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DirectTrust Predicts Meaningful Use Demise in 2016

December 9, 2015
by Rajiv Leventhal
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The Washington, D.C.-based DirectTrust, a non-profit trade alliance that advances secure, health information exchange (HIE) via the Direct protocol, has outlined six trends for data exchange and interoperability in 2016, with a meaningful use Stage 3 demise being among them.

Regarding MU Stage 3, which the Centers for Medicare & Medicaid Services (CMS) released the final rule for back in October, DirectTrust said: “Having accomplished the significant goals of greatly expanded electronic health record (EHR) adoption and baseline interoperability via Direct, but also having alienated almost the entire healthcare provider community by overreaching for the final, Stage 3 version of its regulations, the meaningful use programs will be phased out by the end of 2016.”

It continued, “Providers are particularly worried because the requirements of Stage 3 MU do not align well with MIPS and MACRA, the new rules under which Medicare will pay for value and performance, rather than for volume of care. How this actually happens remains a question mark. It may occur as a result of massive defections by providers willing to face fee schedule penalties rather than spend more resources on health IT that doesn’t add value to their practices and hospitals. Or, it may happen as a result of Congressional action, or because CMS and ONC see the hand-writing on the wall and scale down and bow out gracefully.”

Indeed, there have been several calls from lawmakers and the healthcare industry to, at the very least, pause Stage 3 of the program for now. Perhaps most notably, about a month ago, more than 100 medical associations sent letters to members of the Senate and the House urging lawmakers to intervene with Stage 3. If this doesn’t happen, the groups said at the time, physicians would likely abandon the program completely.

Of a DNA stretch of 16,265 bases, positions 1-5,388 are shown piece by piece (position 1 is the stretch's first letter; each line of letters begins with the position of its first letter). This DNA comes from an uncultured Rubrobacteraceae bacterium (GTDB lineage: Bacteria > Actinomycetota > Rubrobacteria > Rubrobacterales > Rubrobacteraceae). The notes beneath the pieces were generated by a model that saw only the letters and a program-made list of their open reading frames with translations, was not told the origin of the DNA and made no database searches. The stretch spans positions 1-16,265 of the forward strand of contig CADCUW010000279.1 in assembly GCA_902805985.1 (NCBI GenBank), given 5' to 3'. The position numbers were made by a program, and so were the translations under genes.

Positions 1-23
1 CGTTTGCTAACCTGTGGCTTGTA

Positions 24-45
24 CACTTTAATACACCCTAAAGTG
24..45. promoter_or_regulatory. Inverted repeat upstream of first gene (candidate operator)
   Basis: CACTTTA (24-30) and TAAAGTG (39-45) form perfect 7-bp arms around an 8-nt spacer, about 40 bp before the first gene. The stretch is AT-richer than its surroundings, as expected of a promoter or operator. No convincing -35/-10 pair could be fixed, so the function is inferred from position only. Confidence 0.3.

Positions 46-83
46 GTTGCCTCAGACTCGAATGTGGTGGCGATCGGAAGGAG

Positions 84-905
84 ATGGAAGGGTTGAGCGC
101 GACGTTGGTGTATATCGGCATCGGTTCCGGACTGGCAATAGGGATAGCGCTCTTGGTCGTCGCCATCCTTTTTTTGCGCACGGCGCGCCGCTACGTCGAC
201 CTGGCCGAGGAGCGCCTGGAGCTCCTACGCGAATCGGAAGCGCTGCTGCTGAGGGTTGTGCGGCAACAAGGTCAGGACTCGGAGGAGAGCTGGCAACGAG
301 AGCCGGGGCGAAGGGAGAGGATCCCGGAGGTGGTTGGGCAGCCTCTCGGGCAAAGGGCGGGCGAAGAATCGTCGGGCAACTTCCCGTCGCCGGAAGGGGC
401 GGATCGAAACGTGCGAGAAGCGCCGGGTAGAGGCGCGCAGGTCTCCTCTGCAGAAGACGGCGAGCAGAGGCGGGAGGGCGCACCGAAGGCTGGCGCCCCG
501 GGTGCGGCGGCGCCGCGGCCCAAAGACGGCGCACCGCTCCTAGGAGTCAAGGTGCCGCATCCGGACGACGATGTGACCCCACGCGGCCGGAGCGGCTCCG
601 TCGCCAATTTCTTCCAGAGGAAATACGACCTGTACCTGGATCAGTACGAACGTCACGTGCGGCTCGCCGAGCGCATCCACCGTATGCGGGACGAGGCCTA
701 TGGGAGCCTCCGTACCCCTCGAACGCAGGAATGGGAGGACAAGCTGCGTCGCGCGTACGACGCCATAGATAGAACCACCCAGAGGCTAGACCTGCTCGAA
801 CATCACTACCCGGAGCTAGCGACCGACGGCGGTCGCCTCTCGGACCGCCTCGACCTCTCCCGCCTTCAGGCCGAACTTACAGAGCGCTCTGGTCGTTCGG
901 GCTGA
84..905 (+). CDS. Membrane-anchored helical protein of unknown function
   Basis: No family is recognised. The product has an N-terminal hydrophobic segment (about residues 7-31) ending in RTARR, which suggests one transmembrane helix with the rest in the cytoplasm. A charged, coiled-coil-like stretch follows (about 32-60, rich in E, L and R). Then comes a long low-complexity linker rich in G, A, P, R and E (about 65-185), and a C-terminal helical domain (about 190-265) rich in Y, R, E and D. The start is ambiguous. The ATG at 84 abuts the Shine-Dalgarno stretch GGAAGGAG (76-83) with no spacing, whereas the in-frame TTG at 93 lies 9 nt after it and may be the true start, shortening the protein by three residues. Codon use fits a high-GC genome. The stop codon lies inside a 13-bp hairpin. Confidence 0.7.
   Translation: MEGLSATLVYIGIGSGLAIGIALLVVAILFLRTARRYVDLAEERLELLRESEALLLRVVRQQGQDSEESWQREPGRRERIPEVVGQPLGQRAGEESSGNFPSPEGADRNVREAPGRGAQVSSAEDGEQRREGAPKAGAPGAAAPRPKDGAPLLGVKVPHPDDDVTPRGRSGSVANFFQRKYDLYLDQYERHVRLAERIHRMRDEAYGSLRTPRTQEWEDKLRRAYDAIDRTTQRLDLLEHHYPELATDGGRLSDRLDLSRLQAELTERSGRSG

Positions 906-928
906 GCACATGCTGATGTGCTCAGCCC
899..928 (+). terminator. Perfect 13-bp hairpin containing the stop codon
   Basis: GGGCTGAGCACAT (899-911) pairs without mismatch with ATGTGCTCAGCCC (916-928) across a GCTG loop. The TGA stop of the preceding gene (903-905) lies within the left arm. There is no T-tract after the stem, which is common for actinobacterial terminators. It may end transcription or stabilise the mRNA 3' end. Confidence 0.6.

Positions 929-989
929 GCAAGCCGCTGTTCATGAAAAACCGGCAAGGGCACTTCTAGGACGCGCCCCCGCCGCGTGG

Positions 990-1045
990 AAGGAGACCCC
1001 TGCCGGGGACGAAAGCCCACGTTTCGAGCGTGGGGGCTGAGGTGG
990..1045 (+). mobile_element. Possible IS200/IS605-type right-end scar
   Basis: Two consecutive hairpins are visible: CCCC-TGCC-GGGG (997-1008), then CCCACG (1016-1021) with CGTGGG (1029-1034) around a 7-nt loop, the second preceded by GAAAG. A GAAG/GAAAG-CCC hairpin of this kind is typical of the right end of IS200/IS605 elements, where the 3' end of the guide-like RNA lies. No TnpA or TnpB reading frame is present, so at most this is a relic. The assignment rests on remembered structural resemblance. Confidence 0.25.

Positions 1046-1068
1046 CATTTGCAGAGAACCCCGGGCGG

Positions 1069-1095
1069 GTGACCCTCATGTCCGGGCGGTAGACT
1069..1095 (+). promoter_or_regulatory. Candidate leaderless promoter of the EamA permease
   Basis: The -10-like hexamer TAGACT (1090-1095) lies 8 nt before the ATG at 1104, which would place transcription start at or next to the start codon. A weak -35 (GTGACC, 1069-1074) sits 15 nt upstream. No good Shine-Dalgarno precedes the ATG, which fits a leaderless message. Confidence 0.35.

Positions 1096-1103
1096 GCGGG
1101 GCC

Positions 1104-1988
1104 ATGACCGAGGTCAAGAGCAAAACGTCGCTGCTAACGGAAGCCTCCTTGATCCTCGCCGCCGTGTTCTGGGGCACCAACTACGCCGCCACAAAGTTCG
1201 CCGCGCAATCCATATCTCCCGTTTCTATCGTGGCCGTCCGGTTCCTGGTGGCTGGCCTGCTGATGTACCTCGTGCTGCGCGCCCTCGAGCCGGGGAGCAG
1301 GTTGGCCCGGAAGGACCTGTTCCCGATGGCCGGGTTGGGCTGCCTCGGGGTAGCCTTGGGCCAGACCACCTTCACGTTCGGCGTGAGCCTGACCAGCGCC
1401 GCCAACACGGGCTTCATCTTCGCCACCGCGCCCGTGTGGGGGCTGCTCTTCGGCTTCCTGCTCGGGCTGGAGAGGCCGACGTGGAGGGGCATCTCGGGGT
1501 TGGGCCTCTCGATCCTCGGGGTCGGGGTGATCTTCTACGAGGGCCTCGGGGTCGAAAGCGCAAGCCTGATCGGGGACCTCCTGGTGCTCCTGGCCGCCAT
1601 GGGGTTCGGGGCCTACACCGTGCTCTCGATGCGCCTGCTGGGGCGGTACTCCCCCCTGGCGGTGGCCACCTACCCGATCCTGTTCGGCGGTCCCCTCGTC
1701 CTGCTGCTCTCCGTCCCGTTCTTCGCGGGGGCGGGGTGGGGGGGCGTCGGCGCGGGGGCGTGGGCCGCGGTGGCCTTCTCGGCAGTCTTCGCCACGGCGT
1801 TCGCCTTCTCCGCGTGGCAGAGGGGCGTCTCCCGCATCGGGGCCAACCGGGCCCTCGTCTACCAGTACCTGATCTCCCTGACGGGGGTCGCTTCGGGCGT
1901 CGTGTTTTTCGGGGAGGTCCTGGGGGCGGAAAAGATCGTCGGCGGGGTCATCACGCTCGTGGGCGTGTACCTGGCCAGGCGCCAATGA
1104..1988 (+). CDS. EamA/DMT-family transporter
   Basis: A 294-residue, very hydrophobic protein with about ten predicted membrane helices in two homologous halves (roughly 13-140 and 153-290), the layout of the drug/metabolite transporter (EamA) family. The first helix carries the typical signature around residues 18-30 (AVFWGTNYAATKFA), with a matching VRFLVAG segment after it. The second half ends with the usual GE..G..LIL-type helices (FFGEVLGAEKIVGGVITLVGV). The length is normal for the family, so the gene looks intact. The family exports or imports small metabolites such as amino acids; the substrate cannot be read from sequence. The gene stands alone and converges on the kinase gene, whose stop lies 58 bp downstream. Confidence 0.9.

Among the other trends DirectTrust predicted for 2016 were:

  • Patients and consumers will become participants in the electronic exchange of health data
  • ‘Freed’ health data will drive yet-to-be imagined enrichments in personal and professional uses
  • Federal and state agencies will move toward greater interoperability
  • Security, privacy, and identity will rule
  • Reliance on Direct exchange for secure, interoperable transfers of patient health information between and among providers for the purposes of care coordination will continue to grow

“In the world of electronic health information exchange, we’re on track for another year of momentous forward movement in increased adoption by providers and greater interoperability between federal and state agencies with private-sector providers. We’ll also see, finally, patient and consumer participation in the use of electronic health information exchange,” Dr. David Kibbe, M.D., president and CEO of Direct Trust, said in a press release statement.

The trends can be read in their entirety here



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